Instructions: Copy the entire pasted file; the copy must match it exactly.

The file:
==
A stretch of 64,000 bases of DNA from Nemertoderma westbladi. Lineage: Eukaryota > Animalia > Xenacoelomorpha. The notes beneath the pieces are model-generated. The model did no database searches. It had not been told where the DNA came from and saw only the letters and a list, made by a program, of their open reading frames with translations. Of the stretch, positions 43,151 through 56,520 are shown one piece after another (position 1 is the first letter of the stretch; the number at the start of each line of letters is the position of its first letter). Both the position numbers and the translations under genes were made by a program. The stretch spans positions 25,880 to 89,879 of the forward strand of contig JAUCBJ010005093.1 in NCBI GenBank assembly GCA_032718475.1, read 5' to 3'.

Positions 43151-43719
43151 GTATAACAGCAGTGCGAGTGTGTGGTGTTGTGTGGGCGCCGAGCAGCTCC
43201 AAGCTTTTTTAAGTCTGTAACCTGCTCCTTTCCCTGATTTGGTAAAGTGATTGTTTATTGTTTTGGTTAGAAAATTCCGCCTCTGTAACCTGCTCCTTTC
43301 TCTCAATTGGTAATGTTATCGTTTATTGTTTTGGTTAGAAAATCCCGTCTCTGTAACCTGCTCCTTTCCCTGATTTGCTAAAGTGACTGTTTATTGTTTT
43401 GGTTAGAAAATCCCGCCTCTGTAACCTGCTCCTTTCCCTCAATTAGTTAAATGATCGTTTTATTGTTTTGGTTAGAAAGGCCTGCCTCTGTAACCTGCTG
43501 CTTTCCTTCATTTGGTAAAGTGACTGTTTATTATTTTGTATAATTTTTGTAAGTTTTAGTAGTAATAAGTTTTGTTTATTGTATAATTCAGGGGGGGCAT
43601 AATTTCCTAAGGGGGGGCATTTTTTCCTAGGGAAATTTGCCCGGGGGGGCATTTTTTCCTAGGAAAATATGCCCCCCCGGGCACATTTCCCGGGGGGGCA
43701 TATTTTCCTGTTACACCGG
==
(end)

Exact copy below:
A stretch of 64,000 bases of DNA from Nemertoderma westbladi. Lineage: Eukaryota > Animalia > Xenacoelomorpha. The notes beneath the pieces are model-generated. The model did no database searches. It had not been told where the DNA came from and saw only the letters and a list, made by a program, of their open reading frames with translations. Of the stretch, positions 43,151 through 56,520 are shown one piece after another (position 1 is the first letter of the stretch; the number at the start of each line of letters is the position of its first letter). Both the position numbers and the translations under genes were made by a program. The stretch spans positions 25,880 to 89,879 of the forward strand of contig JAUCBJ010005093.1 in NCBI GenBank assembly GCA_032718475.1, read 5' to 3'.

Positions 43151-43719
43151 GTATAACAGCAGTGCGAGTGTGTGGTGTTGTGTGGGCGCCGAGCAGCTCC
43201 AAGCTTTTTTAAGTCTGTAACCTGCTCCTTTCCCTGATTTGGTAAAGTGATTGTTTATTGTTTTGGTTAGAAAATTCCGCCTCTGTAACCTGCTCCTTTC
43301 TCTCAATTGGTAATGTTATCGTTTATTGTTTTGGTTAGAAAATCCCGTCTCTGTAACCTGCTCCTTTCCCTGATTTGCTAAAGTGACTGTTTATTGTTTT
43401 GGTTAGAAAATCCCGCCTCTGTAACCTGCTCCTTTCCCTCAATTAGTTAAATGATCGTTTTATTGTTTTGGTTAGAAAGGCCTGCCTCTGTAACCTGCTG
43501 CTTTCCTTCATTTGGTAAAGTGACTGTTTATTATTTTGTATAATTTTTGTAAGTTTTAGTAGTAATAAGTTTTGTTTATTGTATAATTCAGGGGGGGCAT
43601 AATTTCCTAAGGGGGGGCATTTTTTCCTAGGGAAATTTGCCCGGGGGGGCATTTTTTCCTAGGAAAATATGCCCCCCCGGGCACATTTCCCGGGGGGGCA
43701 TATTTTCCTGTTACACCGG